It’s becoming increasingly common for organisations to issue formal RFPs as part of their buying decision process. In most public sector establishments and in many large commercial operations, external legislation or internal procedures require that a formalised RFP process be followed for all purchases above a certain value.

However, it’s rare that all vendors who are invited to participate have an equal chance of winning. A range of studies have shown that organisations that receive an invitation to respond to an unexpected RFP have on average a low single digit % chance of winning.

A huge amount of effort is therefore wasted every year by vendors who are flattered to be invited, believe they have a good solution fit and therefore decide to bid even though by any rational analysis the odds are heavily stacked against them. If you’ve ever experienced this situation, I’d like to offer a consolidated checklist of the things you need to consider before deciding whether to bid…

The critical importance of shaping the buying vision

First, and most important, has the RFP come as a complete surprise, or is it the result of an intensive and successful campaign to influence the prospect’s buying vision? There is compelling research by Forrester and others to show that in three-quarters of all buying decisions, the vendor that first shaped the prospect’s vision of a solution (and thus the contents of the RFP) wins.

This means that all the other vendors who join the process in reactive mode end up fighting over the remaining quarter of competitive bids – and that in most of those cases the decision ends up going to the least cost and/or risk solution. It’s no wonder that the RFP win rates for most vendors in these situations are so low, or that when they do win it is often at marginal levels of profitability.

You may still think (after carefully considering the following checklist) that an RFP is still worth pursuing, even if you did not play any part in influencing the contents. You may have no other option in some tightly controlled or highly regulated environments. You can still take steps to mitigate the risk by implementing some or all of the following tactics:

  • Requesting a meeting or call with the key project sponsor before deciding whether to respond
  • Using every available means to differentiate your approach from all the other options they might be considering
  • Drawing their attention to the requirements or considerations that the RFP may not have addressed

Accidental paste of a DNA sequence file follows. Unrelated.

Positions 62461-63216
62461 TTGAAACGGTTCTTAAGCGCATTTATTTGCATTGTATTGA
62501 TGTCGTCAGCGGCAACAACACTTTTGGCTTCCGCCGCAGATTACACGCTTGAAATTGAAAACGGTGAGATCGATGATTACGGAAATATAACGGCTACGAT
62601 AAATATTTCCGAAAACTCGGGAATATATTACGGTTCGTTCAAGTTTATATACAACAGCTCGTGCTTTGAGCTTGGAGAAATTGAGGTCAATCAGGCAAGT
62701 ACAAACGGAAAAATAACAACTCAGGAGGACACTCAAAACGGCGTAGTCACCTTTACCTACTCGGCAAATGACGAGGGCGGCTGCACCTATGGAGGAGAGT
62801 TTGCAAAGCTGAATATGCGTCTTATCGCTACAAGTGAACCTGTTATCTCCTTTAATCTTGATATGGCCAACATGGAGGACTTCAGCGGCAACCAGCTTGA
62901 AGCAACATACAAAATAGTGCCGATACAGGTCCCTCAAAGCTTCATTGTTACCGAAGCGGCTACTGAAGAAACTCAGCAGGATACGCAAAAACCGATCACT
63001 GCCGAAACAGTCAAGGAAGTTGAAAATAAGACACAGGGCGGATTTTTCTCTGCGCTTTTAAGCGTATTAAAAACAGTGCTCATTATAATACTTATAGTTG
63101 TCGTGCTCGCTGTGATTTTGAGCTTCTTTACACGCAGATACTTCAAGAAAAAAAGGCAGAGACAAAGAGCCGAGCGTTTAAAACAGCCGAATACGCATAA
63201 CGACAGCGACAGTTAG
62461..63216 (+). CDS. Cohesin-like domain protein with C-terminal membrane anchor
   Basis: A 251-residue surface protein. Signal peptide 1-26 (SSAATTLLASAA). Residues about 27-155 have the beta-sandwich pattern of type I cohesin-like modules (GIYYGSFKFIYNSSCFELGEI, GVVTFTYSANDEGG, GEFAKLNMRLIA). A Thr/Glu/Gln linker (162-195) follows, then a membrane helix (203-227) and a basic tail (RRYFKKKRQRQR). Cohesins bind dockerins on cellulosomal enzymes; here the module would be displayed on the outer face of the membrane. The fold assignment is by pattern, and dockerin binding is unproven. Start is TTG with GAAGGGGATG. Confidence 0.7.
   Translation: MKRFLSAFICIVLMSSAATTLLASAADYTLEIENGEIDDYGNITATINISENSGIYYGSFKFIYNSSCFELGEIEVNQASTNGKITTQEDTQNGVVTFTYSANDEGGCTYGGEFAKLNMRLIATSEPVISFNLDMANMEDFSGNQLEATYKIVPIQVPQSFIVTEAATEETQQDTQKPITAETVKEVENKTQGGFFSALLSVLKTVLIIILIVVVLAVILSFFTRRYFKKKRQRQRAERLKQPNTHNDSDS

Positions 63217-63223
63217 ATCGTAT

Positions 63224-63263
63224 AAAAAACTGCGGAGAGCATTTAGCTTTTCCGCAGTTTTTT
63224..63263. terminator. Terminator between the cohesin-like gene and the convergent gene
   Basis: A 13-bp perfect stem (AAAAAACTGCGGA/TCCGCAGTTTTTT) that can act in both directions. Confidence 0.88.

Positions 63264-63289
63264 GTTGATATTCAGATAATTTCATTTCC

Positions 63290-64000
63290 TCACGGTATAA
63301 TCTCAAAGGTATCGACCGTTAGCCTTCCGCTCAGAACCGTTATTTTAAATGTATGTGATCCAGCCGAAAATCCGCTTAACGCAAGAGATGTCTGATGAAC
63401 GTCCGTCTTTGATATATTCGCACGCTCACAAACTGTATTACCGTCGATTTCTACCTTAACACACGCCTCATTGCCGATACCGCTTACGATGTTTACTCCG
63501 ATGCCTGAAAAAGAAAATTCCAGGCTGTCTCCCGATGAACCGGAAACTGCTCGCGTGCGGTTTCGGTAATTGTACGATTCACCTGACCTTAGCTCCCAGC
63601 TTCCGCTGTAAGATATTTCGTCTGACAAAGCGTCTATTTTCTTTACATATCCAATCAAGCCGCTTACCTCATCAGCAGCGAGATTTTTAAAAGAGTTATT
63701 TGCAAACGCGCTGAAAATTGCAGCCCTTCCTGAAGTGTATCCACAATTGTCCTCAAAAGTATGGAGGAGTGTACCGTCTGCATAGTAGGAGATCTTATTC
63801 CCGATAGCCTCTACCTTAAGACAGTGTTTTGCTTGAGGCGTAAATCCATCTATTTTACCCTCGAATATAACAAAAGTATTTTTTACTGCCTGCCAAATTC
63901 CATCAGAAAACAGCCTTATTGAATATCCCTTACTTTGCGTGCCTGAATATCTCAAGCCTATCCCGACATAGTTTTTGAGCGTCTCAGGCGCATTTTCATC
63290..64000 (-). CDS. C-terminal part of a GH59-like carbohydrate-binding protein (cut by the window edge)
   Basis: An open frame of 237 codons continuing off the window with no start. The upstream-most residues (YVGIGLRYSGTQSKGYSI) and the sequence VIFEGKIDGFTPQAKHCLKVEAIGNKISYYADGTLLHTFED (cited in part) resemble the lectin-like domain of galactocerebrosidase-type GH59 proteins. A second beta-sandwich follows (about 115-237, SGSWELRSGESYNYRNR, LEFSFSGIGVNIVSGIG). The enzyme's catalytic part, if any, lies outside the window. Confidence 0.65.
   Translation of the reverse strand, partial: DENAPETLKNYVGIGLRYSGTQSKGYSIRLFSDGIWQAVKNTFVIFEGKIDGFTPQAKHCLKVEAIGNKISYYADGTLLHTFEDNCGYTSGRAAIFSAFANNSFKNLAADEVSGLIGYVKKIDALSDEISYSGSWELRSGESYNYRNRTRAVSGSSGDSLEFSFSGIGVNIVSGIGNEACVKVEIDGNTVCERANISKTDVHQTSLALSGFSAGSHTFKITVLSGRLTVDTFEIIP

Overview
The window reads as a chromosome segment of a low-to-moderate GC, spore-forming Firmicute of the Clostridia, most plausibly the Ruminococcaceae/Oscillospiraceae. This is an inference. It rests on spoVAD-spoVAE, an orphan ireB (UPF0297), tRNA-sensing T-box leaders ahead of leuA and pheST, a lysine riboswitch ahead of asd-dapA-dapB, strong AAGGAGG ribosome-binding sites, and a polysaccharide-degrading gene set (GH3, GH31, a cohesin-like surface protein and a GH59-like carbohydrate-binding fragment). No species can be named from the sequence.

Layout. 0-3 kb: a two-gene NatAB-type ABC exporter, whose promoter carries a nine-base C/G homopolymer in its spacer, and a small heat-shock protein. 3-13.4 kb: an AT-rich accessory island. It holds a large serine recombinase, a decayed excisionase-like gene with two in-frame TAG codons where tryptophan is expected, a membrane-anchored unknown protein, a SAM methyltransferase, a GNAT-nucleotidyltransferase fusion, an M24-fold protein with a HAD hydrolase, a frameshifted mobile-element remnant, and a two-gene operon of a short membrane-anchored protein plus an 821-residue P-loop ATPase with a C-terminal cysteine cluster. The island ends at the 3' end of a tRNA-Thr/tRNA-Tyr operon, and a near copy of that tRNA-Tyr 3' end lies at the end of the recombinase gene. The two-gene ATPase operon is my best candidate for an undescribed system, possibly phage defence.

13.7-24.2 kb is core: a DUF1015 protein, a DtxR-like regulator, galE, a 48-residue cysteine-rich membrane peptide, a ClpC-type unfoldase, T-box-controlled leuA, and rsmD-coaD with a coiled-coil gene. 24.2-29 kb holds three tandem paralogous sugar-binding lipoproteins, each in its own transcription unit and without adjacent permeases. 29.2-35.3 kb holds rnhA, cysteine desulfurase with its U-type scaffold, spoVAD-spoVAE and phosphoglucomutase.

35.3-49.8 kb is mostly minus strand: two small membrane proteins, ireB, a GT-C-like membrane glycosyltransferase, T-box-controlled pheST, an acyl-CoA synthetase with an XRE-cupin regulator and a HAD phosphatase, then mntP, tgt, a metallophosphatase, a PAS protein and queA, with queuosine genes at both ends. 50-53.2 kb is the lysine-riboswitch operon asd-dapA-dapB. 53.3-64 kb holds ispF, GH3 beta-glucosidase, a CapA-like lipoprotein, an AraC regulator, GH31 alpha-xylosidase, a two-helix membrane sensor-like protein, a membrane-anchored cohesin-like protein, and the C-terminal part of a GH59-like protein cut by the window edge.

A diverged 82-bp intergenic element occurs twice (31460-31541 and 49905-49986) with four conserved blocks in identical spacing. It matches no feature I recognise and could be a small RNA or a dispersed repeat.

• Using your presentation slot (if you are granted one) to introduce unconsidered needs, rather than the detail of your response

In other words, if you were unable to shape their original buying vision, you need to use every possible opportunity to help the prospect re-shape their buying vision.

As we’ve seen, whether or not you have been able to shape or re-shape the prospect’s vision of a solution in your favour is the single biggest consideration when evaluating whether and how to respond to an RFP.

The next most important factor is whether or not you have a strong solution fit against their declared functional needs – and, in particular, whether they have any showstopper requirements that you are unable to address.

But your involvement in shaping the contents of the RFP and the quality of your solution fit are not the only factors. Here are some other factors you need to take into consideration:

  • What caused the prospect to start searching for solutions in the first place?
  • What are the key business drivers?
  • Who are the key business sponsors?
  • What are their compelling reasons to buy?
  • Is there a compelling event?
  • What are the chances they will end up sticking with the status quo?
  • What are their decision criteria?
  • What is their decision process?
  • What are the key steps after the RFP responses have been submitted?
  • Are we guaranteed an opportunity to present to the decision team?
  • What is the decision timetable?
  • Who are the incumbent vendors, and how strong is their relationship with the prospect?
  • What would it take to displace the incumbent vendor?
  • Does it look as if another vendor has shaped the specification?
  • How many vendors has the RFP been sent to?
  • Do we have any obvious unique advantages?
  • How many solutions are they intending to shortlist?
  • What will they be evaluating solution fit against?
  • What will they be evaluating vendor suitability against?
  • What access will we be granted to the key stakeholders, and when?
  • Who is managing the process: the user department, IT or procurement?
  • Will the efforts required be worth the potential rewards?

Depending on your particular situation, some of the above considerations will be more or less important in your environment. You may also have other considerations that are specific to your market or solution category. But once you’ve settled on the appropriate checklist for your organisation, it’s important that you assess every potential RFP opportunity against the same consistent criteria.

Here’s a final recommendation: many sales organisations seem to work on the assumption that they will respond to RFP opportunities unless there is a good reason to qualify out. I’d urge you to take the exact opposite approach: that you default to politely qualifying out unexpected RFPs unless there is a compelling reason backed by evidence why you believe you have a good chance of winning.

That’s what top sales organisations and top salespeople seem to do: they know that their resources are too precious to be wasted on pursuing wild goose chases that they have been invited to for the convenience of the prospect’s purchasing department. They know that, almost every time, it’s best to just say “no” – and investing the time in finding and winning opportunities for which you are better positioned.